Ronnie O’Sullivan last night claimed his fifth Masters title in his record 10th final with a comfortable 10-4 victory over rival Mark Selby.
It was a great win for the world champion, one of control and ease throughout.
The ‘Rocket’ had looked assured throughout the entire week, dropping only seven frames en route to success in front of his legion of home London fans at the packed Alexandra Palace.
O’Sullivan’s quarter-final whitewash of Ricky Walden will go down in the annals as one of the best ever single-match performances as he completely dismantled a worthy opponent by breaking the unanswered points record.
The fact is, the 38 year-old is a record-breaking enigma and has been throughout his entire career.
Though most players tend to begin their demise from the higher echelons of the sport at this age, O’Sullivan looks as though he has another several years at the pinnacle in him.
The former world no.1 has picked and chose the events he wants to play in over the last number of years and, though his ranking has dropped considerably, the decision has brought just rewards on a number of levels.
O’Sullivan won the 2012 German Masters followed by a dominating performance at the World Championship in Sheffield, before taking that one year sabbatical from the game.
Never mind, and since his return last April he has added a fifth crown at the Crucible, as well as collecting two prestigious invitational events – one here at the Masters and the other at the inaugural Champion of Champions in Coventry at the tail end of 2013.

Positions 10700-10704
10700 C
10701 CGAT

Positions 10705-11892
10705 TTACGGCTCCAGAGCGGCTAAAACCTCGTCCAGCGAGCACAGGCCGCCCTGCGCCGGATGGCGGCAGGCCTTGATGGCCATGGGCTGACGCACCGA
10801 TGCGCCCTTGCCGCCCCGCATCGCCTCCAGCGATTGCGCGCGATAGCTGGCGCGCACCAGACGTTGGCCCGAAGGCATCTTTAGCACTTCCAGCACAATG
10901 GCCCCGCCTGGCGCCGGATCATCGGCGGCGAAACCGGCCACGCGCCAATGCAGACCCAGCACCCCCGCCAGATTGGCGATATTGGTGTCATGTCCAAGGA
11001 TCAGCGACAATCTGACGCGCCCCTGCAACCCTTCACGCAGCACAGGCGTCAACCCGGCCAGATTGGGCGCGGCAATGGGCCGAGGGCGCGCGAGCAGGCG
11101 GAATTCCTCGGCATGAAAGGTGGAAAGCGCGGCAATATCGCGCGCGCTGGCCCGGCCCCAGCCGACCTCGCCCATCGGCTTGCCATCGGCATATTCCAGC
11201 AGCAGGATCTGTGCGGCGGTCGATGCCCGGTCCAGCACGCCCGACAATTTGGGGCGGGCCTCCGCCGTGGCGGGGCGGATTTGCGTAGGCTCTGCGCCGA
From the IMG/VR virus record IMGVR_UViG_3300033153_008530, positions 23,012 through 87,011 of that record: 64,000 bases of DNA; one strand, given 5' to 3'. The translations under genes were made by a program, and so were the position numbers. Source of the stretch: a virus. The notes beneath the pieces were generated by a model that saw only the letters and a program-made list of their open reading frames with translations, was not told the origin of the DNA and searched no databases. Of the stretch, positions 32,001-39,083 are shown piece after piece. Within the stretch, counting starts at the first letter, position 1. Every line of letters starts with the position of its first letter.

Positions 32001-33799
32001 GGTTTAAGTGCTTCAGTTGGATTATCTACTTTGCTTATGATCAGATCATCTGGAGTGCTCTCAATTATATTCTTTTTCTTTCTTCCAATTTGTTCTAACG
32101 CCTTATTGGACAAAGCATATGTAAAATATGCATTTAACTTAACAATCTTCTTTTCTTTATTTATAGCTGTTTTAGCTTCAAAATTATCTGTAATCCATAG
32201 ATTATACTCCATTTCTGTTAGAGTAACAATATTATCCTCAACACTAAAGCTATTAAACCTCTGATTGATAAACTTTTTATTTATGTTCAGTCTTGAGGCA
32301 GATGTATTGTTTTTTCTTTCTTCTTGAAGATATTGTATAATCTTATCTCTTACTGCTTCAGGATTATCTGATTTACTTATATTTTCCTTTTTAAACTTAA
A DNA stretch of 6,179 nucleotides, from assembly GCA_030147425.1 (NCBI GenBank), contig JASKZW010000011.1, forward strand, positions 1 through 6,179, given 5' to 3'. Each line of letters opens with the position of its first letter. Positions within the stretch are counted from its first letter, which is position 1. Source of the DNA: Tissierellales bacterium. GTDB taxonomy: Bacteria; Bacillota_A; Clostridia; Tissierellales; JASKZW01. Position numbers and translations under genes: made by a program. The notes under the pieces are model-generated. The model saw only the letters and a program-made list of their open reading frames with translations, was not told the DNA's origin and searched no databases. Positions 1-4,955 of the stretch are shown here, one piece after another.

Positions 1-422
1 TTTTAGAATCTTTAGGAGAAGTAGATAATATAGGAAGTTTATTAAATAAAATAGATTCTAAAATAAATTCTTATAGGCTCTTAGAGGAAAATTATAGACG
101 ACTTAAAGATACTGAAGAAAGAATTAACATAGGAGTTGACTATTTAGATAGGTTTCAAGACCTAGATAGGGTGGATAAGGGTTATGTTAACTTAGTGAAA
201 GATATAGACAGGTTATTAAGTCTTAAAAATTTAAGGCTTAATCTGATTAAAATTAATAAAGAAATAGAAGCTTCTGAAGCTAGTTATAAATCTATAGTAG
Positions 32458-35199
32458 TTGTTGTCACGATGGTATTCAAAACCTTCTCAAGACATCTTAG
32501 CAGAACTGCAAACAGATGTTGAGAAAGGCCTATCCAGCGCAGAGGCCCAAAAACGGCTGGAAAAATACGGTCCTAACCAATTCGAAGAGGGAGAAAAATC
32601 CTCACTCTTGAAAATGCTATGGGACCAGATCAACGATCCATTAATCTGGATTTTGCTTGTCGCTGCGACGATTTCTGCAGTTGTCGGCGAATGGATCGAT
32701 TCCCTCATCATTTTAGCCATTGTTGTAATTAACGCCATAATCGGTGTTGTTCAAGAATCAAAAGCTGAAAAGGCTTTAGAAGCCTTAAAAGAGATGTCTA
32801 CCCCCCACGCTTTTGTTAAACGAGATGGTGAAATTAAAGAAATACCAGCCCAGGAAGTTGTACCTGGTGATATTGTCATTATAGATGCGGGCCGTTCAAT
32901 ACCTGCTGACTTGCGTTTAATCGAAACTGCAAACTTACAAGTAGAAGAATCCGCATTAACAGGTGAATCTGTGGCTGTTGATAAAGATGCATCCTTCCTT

This prior hat-trick of major victories has earned the people’s favourite a cool £550,000 – not too shabby for someone who just wants to put his kids through school.
With the rankings system and also the open draw format in most of the tournaments throughout the campaign changing to suit O’Sullivan’s needs – whether it was meant that way or not is up for debate but, nevertheless, that’s how it has worked out – the Englishman could be featuring at the business end of these competitions for quite some time.
Of course, if he continues to be so dominant at the biggest one of all, the Worlds, he will guarantee himself his place in all the events at any rate.
O’Sullivan’s other reward from being able to naturally select his destinations has been his subsequent ability to be able to stay in love with the game.
The father of three grew evidently frustrated with having to play week in, week out while being forced to travel all over the world.
It’s important that the sport is brought to wider audiences globally and, with that, O’Sullivan has a duty as some sort of ambassador, but that doesn’t mean he must complete the arduous slog of touring every event.
Indeed, it’s better to have a happy O’Sullivan half of the time than a soul-destroyed victim , as it were, for the entirety.
Rarely had this been so evident than during the last week in the Masters.
O’Sullivan was not the reckless, speedy, overly cocky, nonchalant player that we have sometimes become accustomed to.
He was controlled around the table, calculated in his shot selection and determined when actually down playing his intended ball.
This was O’Sullivan at his best, and the fact that we have been treated to that consistently for almost 20 years is testament to the degree of pedigree he boasts.
O’Sullivan is still loved and loathed by many but, there’s no doubting that when we are treated to this side of his game, there’s no better advertisement for professional snooker.